A Transfer of Responsibility
rating: +13+x

The Death of SCP-422's Project lead prompts the Foundation to transfer control of the Patchwork Beast to Wilson Wildlife Solutions. The Tale follows Leopold Plume, a long time assistant of the now dead project lead who is tasked with overseeing the transfer of 422 to its new home.

"There is no fucking way we're lifting that by ourselves."

Richard was right, the cage that held SCP-422 was easily two and a half meters across and nearly as tall. It was an amalgam of stainless steel and plexiglass and its weight had a visible impact on the suspension of the cargo truck it was currently in.

I rubbed the back of my head nervously. "To be honest, I didn't think I would ever get this far so I neglected to plan ahead."

"That has made itself abundantly clear, Leopold." Richard responded.

"Well now what?" I said, stumped.

We sat in silence for a few moments. Finally Richard spoke up. "I think I might have a solution."

"And what's that?"

"We ask a few of the strapping young men guarding this compound to lend us a hand."

"Do you even have clearance to conscript them?"

"No, I technically don't even work for this place. How about yourself?"

"Negative, but I am not keen on spending any more time than I have to out here."

Apparently 422 agreed with me because before I was able to finish speaking it moaned in displeasure of its present living situation. I didn't blame the thing. It was a bright midsummer day with incredibly high humidity. Over the past few days, the creature had been rapidly adapting its body to deal with the heat. Its patches were mostly furred when we left Jersey but over the course of our drive across the country it had been rapidly shifting these patches into brightly colored hide, mainly elephant and pig. The left side of its body now sported a large heron wing, which it was desperately trying to flap about to help circulate the flow of air. While these mutations seemed to have helped stave off heat stroke, it was abundantly clear that the creature was still miserable.

Richard adjusted his Wilson's Wildlife Solutions hat and wiped the sweat from his brow. His blatant wearing of his organization's logo was completely foreign to me. The SCP foundation demands secrecy,
the closest thing we had to a uniform was a white lab coat or a bulletproof vest.

Richard walked up to the creature’s cage and put his hand on the plexiglass wall, muttering something underneath his breath.

"What was that?" I asked. The hum of mosquitoes made it hard to make out what he said.

"I'm just telling ol' Patchy here that he won't have to deal with this for too much longer."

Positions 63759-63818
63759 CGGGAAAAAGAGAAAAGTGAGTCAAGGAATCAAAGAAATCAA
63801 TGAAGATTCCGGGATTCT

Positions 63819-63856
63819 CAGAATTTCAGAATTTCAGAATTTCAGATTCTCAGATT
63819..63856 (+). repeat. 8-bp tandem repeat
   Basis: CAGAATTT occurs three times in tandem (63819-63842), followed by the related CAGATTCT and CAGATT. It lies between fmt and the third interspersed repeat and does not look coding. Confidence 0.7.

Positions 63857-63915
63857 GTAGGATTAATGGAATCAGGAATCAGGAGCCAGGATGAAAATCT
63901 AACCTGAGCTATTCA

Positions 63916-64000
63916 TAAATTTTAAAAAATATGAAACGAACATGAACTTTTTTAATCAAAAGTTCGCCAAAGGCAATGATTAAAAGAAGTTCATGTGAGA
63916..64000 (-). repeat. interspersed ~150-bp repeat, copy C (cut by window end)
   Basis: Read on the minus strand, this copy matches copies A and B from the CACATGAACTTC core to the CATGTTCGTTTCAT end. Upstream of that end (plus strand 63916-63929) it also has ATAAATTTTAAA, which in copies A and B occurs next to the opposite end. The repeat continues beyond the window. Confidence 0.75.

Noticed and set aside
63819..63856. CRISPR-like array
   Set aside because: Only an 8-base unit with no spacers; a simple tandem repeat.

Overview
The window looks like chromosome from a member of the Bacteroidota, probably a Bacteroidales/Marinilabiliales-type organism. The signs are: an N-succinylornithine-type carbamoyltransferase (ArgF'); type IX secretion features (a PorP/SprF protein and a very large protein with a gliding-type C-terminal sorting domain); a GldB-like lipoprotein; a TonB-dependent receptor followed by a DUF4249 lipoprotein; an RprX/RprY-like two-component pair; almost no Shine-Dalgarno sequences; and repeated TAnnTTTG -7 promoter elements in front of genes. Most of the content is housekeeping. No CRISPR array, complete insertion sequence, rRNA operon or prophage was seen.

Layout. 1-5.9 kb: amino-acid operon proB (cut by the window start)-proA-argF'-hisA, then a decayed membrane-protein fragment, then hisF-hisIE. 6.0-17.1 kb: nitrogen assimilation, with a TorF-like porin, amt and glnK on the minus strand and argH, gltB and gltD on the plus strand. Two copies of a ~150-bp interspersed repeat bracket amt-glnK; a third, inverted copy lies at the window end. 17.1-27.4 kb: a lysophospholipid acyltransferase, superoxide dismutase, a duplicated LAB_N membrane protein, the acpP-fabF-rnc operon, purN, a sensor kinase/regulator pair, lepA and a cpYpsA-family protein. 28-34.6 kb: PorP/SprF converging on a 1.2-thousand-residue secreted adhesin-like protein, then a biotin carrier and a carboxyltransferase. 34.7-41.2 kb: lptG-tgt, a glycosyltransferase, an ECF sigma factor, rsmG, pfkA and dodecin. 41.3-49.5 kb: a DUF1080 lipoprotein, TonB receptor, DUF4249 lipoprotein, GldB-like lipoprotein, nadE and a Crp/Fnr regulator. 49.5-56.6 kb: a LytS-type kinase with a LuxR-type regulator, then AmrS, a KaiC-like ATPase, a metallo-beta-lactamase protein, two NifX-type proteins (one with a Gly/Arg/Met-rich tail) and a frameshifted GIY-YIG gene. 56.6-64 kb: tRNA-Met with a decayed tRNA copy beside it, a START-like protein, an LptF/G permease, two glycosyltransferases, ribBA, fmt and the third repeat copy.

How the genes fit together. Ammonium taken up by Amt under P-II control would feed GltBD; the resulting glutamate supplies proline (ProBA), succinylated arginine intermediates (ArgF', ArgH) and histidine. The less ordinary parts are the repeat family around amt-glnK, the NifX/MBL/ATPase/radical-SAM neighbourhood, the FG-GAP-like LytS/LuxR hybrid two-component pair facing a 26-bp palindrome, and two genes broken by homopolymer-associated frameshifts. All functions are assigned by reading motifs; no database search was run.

"It's not a 'he'."


"Its sexual organs as well as genetic code are in a constant state of flux, you shouldn't gender it."

"I don't see the harm."

"It's not scientifically correct."

"This is a living thing Leopold, It has feelings."

"It's not like it can understand us."

"I don't understand people from Glasgow, that doesn't mean I don't think of them as human."

The beast let out another one of its hideous noises. It sounded not unlike the cry a rooster makes if the rooster in question is on fire and being shot at. The horror show that was its voice box made coherent noise a rarity. More often than not what noise it did end up making was both soul crushing and hilarious. The beast began to shudder halfway through its cry. It was starting another one of its mutations. A large fuzzy patch on the left side of its body began to ripple and twist and soon morphed into olive-colored skin which immediately began sweating profusely.

“Incredible!” Richard whispered.

“Oh my god!” I exclaimed.

“He’s marvelous, isn't he.”

“That’s human skin.”


“It's never done that before!”

I scampered up onto the truck and ran to the back where the myriad of filing cabinets was held. I rooted through a few of them until I found a recent testing log, and quickly jotted this change down in the sheet’s margins.

"Does this mean I'm not taking this back to our shelter?" Richard asked, disheartened.

"No, I don't think this changes much. It does open up a ton of new tests we can conduct on it though!"

Richard swatted at a mosquito on his arm. “You know Leopold, my grandfather always told me that it was easier to ask for forgiveness than to ask for permission.”

It took me a moment to figure out what he was implying. “Fine,” I said, walking back towards him. “This place is bureaucratically gridlocked enough to let us get away with identity theft. At least for a little while.”

“Which one of us should do it?” Richard asked.

“Let’s see.” I hopped down out of the truck to make a quick comparison. Now on the same level as Richard, the answer became obvious. Richard was a massive Korean man, easily breaking 6'5, and ripped as hell. He sported a brilliant black beard, a shiny bald head, and piercing green eyes. Everything about him radiated authority. I on the other hand was a scrawny white guy who was 5'9 on a good day and had neglected to shave for about a week. I didn't even bother continuing the conversation, I just handed him my keycard which he pinned to his shirt. In exchange I received his sweat covered hat which I reluctantly put on.

Richard gave a bit of a nervous cough and asked, "You got any water?"

I sighed. "I'll go check."

I went to fetch some bottled water I had stored in the front seat of the truck's cabin. Richard better like the taste of my backwash, I thought. Just when I grabbed the bottle, I heard Richard shouting for me. Dashing back, I was met with a horrifying sight. Richard had stuck his hand through one of the air holes and was scratching the top of the beast's head. It was vocalizing what must have been its version of a purr: best described as thousands of sheets of 700 grit sandpaper grinding an equal number of chalkboards. "Leopold look," he cried, "It likes me!"

I was too angry to speak. Instead I pushed him as hard as I could. Richard staggered a bit, withdrawing his hand from the cage. After a moment of silence, he drew himself up to his full height and placed himself directly in front of me. In my anger I'd forgotten the titanic differences in our respective body types.

"There was a nicer way to do that, Leo."

I shuddered in his shadow and mumbled an apology under my breath, shakily handing him his water. He took it from me and began to guzzle it down. He hadn't moved and was still standing inches from my face. Desperately wanting to lighten the mood, I nervously tried telling a small joke.